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Gokul Natesan: Managing The Double Life With Success

Gokul Natesan: Managing The Double Life With Success Local Heroes

The Indian-American hopes to turn a historic college basketball career into pro success

In one sense, basketball and computer programming couldn’t be more different. One of them is a meticulous hunt for perfection, a dream for lovers of mathematics and statistics, a vocation best pursued in solitude with clear rights and wrongs, 0s and 1s. The other is fluid, the athletic answer to jazz, where one structure flows into another without rigidity, where each individual is a fit within a complicated team framework, and data is parsed in waves instead of particles.

But Gokul Natesan – who helped the Colorado School of Mines to their historically most-successful season in NCAA Division II while pursuing a Computer Science Degree – strolled his way to success in this strange duality.

“Computer science and basketball are polar opposites,” says Natesan. “In computer science things are set in black and white. There are definite right and wrong answers. In basketball, often times, it’s said there’s nothing absolutely right or wrong. You think of decisions that seemed wrong in the first half that make a right impact later in the game.

“I have been able to separate the two,” he adds. “Basketball happens in real time, with both internal and external pressures. Your thought process is different.”

WATCH: Gokul Natesan stars in the top play of week 16 of 2016-17 RMAC

It has been both his thought process and his elite athleticism that helped Natesan, a senior, enjoy a memorable college career in Colorado. After finishing as the Rocky Mountain Athletic Conference (RMAC) Defensive Player of the Year in 2015-16, Natesan finished 2016-17 in the All RMAC First Team and as the RMAC Academic Player of the Year. He led his team in minutes, scoring (18.5 ppg), and assists (4.1 apg). He helped the Mines – a college historically known more for its engineers than its elbow-jumpers – to an RMAC title and a best-ever regular season finish. The Mines reached uncharted territory this season, playing in the Elite 8 stage of the NCAA Division II National Tournament for the first time. By the end of his four years, he had totaled over 2,000 points.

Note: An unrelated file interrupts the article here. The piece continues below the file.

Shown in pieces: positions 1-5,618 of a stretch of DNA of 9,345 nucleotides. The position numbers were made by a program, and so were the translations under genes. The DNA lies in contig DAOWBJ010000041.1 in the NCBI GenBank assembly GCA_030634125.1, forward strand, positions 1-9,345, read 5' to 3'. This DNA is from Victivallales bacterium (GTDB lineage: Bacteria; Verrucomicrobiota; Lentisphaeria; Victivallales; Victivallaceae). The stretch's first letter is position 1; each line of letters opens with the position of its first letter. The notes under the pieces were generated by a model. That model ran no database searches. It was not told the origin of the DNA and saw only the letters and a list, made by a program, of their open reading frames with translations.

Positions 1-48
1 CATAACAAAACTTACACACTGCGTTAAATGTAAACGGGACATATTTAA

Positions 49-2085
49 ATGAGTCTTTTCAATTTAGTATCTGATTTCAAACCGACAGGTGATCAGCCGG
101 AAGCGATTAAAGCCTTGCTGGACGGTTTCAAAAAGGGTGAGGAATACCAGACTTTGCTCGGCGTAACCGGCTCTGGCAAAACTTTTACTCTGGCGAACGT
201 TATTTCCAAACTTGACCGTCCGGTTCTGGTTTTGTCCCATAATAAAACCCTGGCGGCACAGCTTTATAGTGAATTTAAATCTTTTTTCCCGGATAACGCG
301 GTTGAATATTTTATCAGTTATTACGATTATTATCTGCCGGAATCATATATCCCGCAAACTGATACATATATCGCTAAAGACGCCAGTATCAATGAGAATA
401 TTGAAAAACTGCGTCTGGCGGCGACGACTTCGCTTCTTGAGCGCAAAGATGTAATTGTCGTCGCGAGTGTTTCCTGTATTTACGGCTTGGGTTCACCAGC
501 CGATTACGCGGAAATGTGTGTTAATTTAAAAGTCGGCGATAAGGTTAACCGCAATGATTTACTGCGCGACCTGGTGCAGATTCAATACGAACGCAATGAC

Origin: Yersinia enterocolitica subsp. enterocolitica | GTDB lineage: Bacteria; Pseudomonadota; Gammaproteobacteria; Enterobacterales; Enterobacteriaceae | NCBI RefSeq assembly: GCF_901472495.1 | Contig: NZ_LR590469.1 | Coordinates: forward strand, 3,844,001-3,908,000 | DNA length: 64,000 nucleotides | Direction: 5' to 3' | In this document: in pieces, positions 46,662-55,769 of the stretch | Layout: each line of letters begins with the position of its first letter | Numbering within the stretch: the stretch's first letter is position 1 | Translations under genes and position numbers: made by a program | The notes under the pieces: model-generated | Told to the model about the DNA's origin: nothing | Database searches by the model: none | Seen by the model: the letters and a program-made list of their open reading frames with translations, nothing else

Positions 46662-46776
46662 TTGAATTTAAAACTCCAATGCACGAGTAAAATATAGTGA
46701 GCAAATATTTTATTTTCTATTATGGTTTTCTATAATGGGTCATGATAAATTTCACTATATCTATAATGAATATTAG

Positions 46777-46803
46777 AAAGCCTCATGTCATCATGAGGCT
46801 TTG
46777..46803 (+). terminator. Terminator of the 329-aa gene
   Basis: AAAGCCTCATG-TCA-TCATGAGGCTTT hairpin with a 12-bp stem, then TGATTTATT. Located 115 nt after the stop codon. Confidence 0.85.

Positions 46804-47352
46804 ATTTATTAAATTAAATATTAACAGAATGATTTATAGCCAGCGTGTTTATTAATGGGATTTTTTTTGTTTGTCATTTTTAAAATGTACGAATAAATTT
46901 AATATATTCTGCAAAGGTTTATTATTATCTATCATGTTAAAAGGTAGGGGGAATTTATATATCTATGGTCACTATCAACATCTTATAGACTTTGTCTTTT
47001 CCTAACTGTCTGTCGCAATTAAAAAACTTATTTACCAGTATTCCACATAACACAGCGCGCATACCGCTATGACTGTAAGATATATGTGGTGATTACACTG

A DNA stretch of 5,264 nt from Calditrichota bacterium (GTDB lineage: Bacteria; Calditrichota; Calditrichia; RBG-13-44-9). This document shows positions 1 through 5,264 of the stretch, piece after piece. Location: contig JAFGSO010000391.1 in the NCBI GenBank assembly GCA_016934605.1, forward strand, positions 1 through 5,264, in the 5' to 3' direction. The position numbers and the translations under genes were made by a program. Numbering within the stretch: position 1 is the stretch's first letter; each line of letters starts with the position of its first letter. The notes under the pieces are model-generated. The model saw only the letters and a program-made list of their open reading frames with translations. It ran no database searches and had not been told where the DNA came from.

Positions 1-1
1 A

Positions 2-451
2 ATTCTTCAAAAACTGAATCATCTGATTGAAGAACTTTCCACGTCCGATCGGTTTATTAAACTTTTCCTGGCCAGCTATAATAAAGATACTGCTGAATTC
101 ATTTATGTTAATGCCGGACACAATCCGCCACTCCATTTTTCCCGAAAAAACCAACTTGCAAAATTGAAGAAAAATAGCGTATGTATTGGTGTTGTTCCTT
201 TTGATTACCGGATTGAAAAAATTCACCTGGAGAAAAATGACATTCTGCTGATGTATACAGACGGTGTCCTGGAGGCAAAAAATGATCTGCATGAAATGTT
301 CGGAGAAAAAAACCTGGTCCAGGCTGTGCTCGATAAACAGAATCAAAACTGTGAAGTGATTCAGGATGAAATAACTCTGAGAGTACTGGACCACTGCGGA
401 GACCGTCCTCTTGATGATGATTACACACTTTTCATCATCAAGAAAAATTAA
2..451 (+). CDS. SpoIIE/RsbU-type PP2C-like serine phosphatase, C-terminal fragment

“He is one of the best players to ever play for the Mines,” says Pryor Orser, head coach of the Mines. “He should’ve been the player of the year in the conference.”

Natesan gives credit for the inception of his basketball journey to his family, particularly his father who he says is a basketball fanatic. Natesan’s parents immigrated from Tamil Nadu’s cities Chennai and Salem to the United States in the late ’80s, first to Michigan, and later, settled down in the Bay Area.

“It all started with my Dad,” Natesan says. “He watched basketball all the time. My family has been incredibly supportive and encouraging through this whole journey for me as a basketball player. I wouldn’t be who I am without them.”

WATCH: Natesan’s post-game interview after winning the 2017 RMAC Regular Season Title

Natesan has stayed close to his Indian roots, and with his success on court, is looking forward to challenging stereotypes of Indians. In California specifically, he has been involved with the Tamil community and spoken in the past about the opportunities and challenges of being a college athlete of Indian descent.

“It’s super important for me to represent my culture,” says Natesan. “In previous experiences, people had looked at me in a weird way as an Indian basketball player. They often don’t expect us to be there. It’s important to break that stereotype and show people that we can push our limits and boundaries in everything in life. It’s bigger than basketball.”

“Even when he was getting recruited, he was knocked-on for being Indian,” says Akshay Mani, Natesan’s trainer and coach with the Oakland Soldiers, an elite youth basketball programme in the Bay Area. “But he ignored the negativity and took the game seriously.”

Basketball was the second thing where Natesan’s father was an influence; the first, was his choice of major. When he wasn’t shepherding his team on both ends of the floor, Natesan followed in the footsteps of his father, a computer programmer, in the classroom. Now, as Natesan graduates from college, he faces a daunting dilemma: stay in school for a Master’s degree or make the most of his basketball career with professional opportunities.

The historic season ended with an RMAC championship for the Mines and a loss at the Elite Eight stage. A few weeks later, Natesan says that he is now evaluating his options and talking to his head coach for the best options in the future, including declaring for the 2017 NBA Draft.

No matter what decision he makes, Natesan has already demonstrated his mastery of the duality, baller and programmer, guard and forward, offense and defense, scorer and distributer. With the first chapter of college basketball over, he will look to double up with professional success.

 The feature image used in this piece is courtesy Gokul Natesan

You can follow the writer KARAN MADHOK on Twitter @Hoopistani.

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